Depression is a serious condition. It can take a heavy toll on your life and it can lead to suicide. Around 5% of men in America have experienced depression, and since men are less likely to seek help for depression than women, we’re almost four times more likely to die of suicide.
It’s easy to point the finger at men and tell us to get help for depression, but sometimes it’s not as simple as that. Depression varies by person and can look different in men than women. Sometimes men can be living with depression without realizing it.
Movember is a global movement dedicated to improving men’s mental health and reducing suicide. As part of our contribution to Movember, we’re talking openly about men and mental health. Here we’re going to talk about men and depression. We will also provide advice on how men can spot the signs that they’re depressed.
What is depression?
When we talk about depression, we’re usually talking about a serious mental health disorder called major depressive disorder (MDD) – although sometimes it’s also referred to as clinical depression or major depression. We’re going to refer to it as depression here.
Depression causes you to go through periods where you experience a lasting low mood. This may include feelings of sadness, numbness, hopelessness, and a loss of interest in your life. These periods are called depressive episodes and can last for a couple of weeks to months, or even years. During these periods, it can be a struggle to meet the responsibilities of your daily life, including your work, relationships, and taking care of yourself.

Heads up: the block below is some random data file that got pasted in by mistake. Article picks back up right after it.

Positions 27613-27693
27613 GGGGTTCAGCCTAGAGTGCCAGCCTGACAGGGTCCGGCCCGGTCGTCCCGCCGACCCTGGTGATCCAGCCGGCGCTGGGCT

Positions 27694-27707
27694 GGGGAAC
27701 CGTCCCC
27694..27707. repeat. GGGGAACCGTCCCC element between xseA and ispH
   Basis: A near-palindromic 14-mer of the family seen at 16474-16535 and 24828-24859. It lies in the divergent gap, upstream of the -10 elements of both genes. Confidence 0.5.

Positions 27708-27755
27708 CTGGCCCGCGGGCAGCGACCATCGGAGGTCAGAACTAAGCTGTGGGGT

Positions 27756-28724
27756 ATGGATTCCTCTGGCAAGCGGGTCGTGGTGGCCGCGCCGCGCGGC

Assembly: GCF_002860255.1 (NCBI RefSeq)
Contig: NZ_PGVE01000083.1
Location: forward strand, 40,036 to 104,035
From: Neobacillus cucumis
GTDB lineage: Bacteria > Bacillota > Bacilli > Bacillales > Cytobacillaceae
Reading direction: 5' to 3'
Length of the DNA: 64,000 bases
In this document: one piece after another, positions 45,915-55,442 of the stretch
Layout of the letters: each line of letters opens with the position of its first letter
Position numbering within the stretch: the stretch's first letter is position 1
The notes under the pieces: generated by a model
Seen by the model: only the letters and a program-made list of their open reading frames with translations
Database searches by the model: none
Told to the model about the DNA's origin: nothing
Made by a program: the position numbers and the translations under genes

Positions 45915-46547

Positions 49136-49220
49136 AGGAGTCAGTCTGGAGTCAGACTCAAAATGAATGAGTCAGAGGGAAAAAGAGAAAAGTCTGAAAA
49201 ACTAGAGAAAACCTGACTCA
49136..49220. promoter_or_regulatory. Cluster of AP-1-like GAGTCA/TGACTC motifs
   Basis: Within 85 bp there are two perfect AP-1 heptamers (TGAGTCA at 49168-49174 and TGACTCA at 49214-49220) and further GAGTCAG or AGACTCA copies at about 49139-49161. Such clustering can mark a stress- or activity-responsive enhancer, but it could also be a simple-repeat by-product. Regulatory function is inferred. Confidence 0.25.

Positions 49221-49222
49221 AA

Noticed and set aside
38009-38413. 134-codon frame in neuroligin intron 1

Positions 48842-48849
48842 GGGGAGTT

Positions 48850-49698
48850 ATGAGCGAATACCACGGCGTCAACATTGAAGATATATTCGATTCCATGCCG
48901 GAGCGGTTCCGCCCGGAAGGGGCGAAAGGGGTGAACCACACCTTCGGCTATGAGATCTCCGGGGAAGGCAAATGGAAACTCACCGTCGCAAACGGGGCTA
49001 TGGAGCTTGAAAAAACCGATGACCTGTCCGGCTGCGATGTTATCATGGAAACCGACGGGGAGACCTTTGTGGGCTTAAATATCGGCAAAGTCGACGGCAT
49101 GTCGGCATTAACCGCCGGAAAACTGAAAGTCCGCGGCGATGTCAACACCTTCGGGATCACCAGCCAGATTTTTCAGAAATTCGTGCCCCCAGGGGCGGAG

What are the 4 types of depression?
While there are more than four types of depression, the most common are:
- Major depressive disorder
- Seasonal affective disorder (SAD)
- Psychotic depression
- Persistent depression
Other types of depression include:
- Minor depression
- Situational depression
- Postpartum depression
As we’ve already mentioned, major depressive disorder is the most common form of depression but there are others including:
Minor depression is a less severe version of major depressive disorder, where depressive episodes are shorter-lasting and less intense.
Persistent depression, also called dysthymia or chronic depression. This is a type of depression where symptoms last continually for two years or more, although symptoms tend to be less severe than those of major depressive disorder.
Seasonal affective disorder, also called major depressive disorder with seasonal pattern, is a depression that’s more common or worse in fall and winter and is thought to be caused by low levels of sunlight.